Friday, August 08, 2014

4th of July in Cherokee

One more "Desert Sage" post this week: I never posted my July column, a letter to Deming from Cherokee, North Carolina, about the strangeness of passing Independence Day on the reservation. It appeared in the July 10 edition of the Deming Headlight. So here's that.


This year Independence Day arrived while I was working on a reservation. There were fireworks and beer -- purchased elsewhere, for this is a dry county -- and the usual assortment of delicious unhealthy foods, and yet I was not exactly in the United States.

Cherokee, North Carolina is the home of the Eastern Band of Cherokee Indians, who live on a portion of land that was once their nation -- land purchased from their conquerors, the United States government, or lands held in trust by them. Here by the Qualla Boundary in the Great Smoky Mountains, in the shade of a large casino and souvenir malls, there are historical and educational sites such as the Museum of the Cherokee Indian, an interactive replica of an 18th century Cherokee village, and a seasonal outdoor drama, “Unto These Hills,” that has been in repertory since 1950.

Frequent readers of this column can guess it is the latter that brings me here for the summer. Your correspondent plays a role in the history play – an historic Cherokee chief, no less – among a large cast, music, dance, and pyrotechnics. We perform six nights a week, typically for four to seven hundred people at a time. We are also rehearsing a brand new play that is in development, and some of us are working at the replica village as well.

The play dramatizes the relations between the old Cherokee Nation and the United States, especially the devastation of Indian removal and the Trail of Tears. A more direct description of the policy would be ethnic cleansing. Sixteen thousand Cherokee were marched to Oklahoma and a great many died on the way. A fragment of the Cherokee was able to remain in North Carolina and their descendants live here.

Even before the 4th of July came along, it had been a curious job. One of the historical criticisms of this play was that too many white actors were performing in “redface,” rather than having Cherokee performers play the major characters in their own history. This has improved, and now there are several Cherokee actors in the cast, as well as a mix of other ethnic backgrounds. Even so, today I share a dressing room with a distinguished Cherokee man, painting my face and donning a black wig. There is no avoiding the strangeness of the situation, and we share a great deal of laughter.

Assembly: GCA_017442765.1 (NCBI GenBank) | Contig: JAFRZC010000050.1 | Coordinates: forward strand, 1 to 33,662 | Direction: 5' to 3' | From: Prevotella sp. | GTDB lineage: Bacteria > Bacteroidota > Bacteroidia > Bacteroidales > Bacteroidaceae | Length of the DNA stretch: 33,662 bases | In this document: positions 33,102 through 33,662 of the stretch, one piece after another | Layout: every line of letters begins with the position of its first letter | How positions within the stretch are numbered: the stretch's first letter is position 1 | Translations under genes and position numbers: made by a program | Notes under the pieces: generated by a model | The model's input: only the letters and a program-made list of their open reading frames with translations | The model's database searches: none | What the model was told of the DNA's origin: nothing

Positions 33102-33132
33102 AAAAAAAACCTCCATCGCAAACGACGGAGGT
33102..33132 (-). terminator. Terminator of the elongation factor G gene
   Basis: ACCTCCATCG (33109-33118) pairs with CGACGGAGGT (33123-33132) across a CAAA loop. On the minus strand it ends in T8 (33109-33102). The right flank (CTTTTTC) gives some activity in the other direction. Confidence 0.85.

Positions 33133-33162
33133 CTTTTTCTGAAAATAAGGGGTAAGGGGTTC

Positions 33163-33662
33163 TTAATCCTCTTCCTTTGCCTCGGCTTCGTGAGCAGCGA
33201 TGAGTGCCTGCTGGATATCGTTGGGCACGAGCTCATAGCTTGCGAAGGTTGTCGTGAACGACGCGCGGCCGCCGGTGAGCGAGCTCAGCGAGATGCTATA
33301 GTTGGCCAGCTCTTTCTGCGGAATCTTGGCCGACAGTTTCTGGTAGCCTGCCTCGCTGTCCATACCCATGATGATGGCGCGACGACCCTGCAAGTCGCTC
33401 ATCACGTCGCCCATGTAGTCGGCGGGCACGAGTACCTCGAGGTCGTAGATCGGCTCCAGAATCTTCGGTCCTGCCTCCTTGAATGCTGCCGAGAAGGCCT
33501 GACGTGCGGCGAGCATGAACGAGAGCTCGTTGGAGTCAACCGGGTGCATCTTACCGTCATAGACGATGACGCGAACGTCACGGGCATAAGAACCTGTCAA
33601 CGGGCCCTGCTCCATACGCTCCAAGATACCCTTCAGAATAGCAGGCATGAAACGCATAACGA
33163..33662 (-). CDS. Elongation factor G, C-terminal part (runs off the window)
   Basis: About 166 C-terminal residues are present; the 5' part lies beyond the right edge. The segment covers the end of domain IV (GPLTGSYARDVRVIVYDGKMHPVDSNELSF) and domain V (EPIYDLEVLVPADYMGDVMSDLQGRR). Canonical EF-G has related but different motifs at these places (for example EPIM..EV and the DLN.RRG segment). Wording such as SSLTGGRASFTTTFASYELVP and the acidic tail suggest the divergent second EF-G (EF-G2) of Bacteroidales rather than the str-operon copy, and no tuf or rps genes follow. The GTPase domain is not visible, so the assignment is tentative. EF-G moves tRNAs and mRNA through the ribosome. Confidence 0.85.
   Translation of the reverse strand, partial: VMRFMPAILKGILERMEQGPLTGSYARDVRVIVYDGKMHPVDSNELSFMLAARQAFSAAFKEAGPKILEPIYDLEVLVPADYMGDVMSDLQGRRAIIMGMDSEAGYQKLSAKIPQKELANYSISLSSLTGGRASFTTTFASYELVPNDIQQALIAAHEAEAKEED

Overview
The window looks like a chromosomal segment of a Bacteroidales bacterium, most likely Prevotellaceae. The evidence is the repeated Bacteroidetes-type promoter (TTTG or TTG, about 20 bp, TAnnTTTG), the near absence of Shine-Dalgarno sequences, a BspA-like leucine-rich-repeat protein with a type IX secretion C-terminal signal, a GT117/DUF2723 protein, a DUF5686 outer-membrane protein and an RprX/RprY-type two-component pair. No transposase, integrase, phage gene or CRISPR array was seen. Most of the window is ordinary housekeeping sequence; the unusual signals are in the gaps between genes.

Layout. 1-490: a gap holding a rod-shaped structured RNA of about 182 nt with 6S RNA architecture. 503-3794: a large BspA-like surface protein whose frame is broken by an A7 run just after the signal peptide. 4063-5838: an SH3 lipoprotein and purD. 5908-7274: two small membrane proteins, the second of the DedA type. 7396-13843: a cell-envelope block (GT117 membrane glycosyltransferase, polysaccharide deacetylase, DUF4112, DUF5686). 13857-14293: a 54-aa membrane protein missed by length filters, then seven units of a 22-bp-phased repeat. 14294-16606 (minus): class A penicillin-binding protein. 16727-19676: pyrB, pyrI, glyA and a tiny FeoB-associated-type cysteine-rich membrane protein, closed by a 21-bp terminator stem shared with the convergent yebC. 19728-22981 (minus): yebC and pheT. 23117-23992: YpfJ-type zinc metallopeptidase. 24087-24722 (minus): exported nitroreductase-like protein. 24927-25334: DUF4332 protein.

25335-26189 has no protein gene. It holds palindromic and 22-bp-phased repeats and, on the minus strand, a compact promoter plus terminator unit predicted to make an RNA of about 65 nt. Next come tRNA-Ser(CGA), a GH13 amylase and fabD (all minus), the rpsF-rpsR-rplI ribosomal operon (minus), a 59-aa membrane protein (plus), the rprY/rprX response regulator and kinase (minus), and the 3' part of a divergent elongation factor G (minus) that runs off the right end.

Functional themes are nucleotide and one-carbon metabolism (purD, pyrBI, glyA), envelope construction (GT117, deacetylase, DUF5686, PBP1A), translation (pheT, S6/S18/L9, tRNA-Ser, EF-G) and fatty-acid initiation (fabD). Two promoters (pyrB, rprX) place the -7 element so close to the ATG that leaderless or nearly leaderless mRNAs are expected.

The streets are lined with gift shops and people dressed more like the Hollywood image of the American Indian, great feather bonnets and dance costumes, razzling and dazzling tourists and accepting tips for photographs. Generally, I stick close to the river, enjoying the children and dogs playing and people fishing, easing my mind’s grumpy chatter about all the disrespectful profiteering.

Before our 4th of July performance, the Cherokee Historical Association made a presentation. Combing out my black wig I wondered what kind of presentation this would be, considering the tale we tell – of Andrew Jackson, numerous violated treaties, land lotteries and Indian removal, of conquest and enclosure by the United States. Would they talk about the Declaration of Independence, the document that declared their conquerors’ independence from an older empire? A document that, for all its strengths, refers to natives as “merciless Indian savages?”

What they did, instead, was turn the 4th into Veterans Day, celebrating several area veterans. This may have been the most tasteful approach, to recognize service without additional commentary.

There were fireworks later at night, but after re-enacting Horseshoe Bend and the Trail, many of us were content to sit by a campfire and enjoy the mountain sky.

[Image: Soco Creek, Cherokee, North Carolina. Took this picture in July while I was looking for Yonaguska's burial site.]

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